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Chapter 1. Back To Basics

Many MySQL users and administrators slide into using MySQL. They hear its benefits, find that it's easy to install on their systems (or better yet, comes pre-installed), and read a quick book on how to attach simple SQL operations to web sites or other applications.

It may take several months for the dragons to raise their heads. Perhaps one particular web page seems to take forever, or a system failure corrupts a database and makes recovery difficult.

Real-life use of MySQL requires forethought and care—and a little benchmarking and testing. This book is for the MySQL administrator who has the basics down but realizes the need to go further. It's a good book to read after you've installed and learned how to use MySQL but before your site starts to get a lot of traffic, and the dragons are breathing down your neck. (When problems occur during a critical service, your fellow workers and friendly manager start to take on decidedly dragon-like appearances.)

The techniques we teach are valuable in many different situations, and sometimes to solve different problems. Replication, for instance, may be a matter of reliability for you—an essential guarantee that your site will still be up if one or two systems fail. But replication can also improve performance; we show you architectures and techniques that solve multiple problems.

We also take optimization far beyond the simple use of indexes and diagnostic (EXPLAIN) statements: this book tells you what the factors in good performance are, where bottlenecks occur, how to benchmark MySQL, and other advanced performance topics.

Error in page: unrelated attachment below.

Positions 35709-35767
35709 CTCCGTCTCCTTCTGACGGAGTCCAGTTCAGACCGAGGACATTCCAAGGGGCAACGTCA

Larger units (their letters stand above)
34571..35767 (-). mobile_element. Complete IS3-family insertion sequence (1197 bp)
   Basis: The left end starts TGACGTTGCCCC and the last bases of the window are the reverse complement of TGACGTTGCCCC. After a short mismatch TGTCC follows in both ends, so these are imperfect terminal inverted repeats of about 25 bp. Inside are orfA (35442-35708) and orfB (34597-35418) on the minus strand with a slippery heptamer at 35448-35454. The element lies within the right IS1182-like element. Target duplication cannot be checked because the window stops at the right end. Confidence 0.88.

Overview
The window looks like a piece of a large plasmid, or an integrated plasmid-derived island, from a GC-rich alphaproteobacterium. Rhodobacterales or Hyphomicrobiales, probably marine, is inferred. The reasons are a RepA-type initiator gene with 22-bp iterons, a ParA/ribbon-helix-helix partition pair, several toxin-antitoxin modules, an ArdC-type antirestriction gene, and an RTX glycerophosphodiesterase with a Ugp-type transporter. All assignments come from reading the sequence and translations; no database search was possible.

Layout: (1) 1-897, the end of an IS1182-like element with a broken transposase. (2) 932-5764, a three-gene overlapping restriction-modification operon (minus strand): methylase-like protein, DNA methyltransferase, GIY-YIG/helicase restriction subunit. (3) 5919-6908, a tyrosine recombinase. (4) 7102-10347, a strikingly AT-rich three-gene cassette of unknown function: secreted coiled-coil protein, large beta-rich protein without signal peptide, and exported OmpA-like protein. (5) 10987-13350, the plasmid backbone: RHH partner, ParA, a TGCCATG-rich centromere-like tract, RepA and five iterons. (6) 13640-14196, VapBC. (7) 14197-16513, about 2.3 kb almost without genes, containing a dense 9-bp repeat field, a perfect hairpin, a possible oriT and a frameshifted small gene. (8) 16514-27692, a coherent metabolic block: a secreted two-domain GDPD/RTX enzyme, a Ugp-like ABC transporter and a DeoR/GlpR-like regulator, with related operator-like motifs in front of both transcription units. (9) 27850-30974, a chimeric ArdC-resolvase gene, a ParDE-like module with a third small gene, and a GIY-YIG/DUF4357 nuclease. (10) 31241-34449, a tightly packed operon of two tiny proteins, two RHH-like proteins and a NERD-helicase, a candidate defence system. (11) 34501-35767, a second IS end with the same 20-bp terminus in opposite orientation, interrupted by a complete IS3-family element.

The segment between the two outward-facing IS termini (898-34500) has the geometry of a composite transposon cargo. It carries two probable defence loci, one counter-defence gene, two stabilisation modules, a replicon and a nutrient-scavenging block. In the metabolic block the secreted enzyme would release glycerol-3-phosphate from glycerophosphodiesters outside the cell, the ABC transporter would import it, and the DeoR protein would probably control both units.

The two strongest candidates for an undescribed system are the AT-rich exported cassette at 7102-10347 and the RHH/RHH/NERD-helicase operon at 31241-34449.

We ask for a little more patience and time commitment than the average introductory computer book. Our approach involves a learning cycle, and experience convinces us that it's ultimately the fastest and most efficient way to get where you want.

After describing the problems we're trying to solve in a given chapter, we start with some background explanation. In other words, we give you a mental model for understanding what MySQL is doing. Then we describe the options you have to solve the problem, and only after all that do we describe particular tools and techniques.

This book is clearly not the end of the line in terms of information. Knowing that, we've started a web site,, where we put useful scripts and new topics. See the Preface for more information.

Before we dig into how to tune your MySQL system to optimum performance, it's best if we go over a couple of ground rules and make sure everyone is on the same page.

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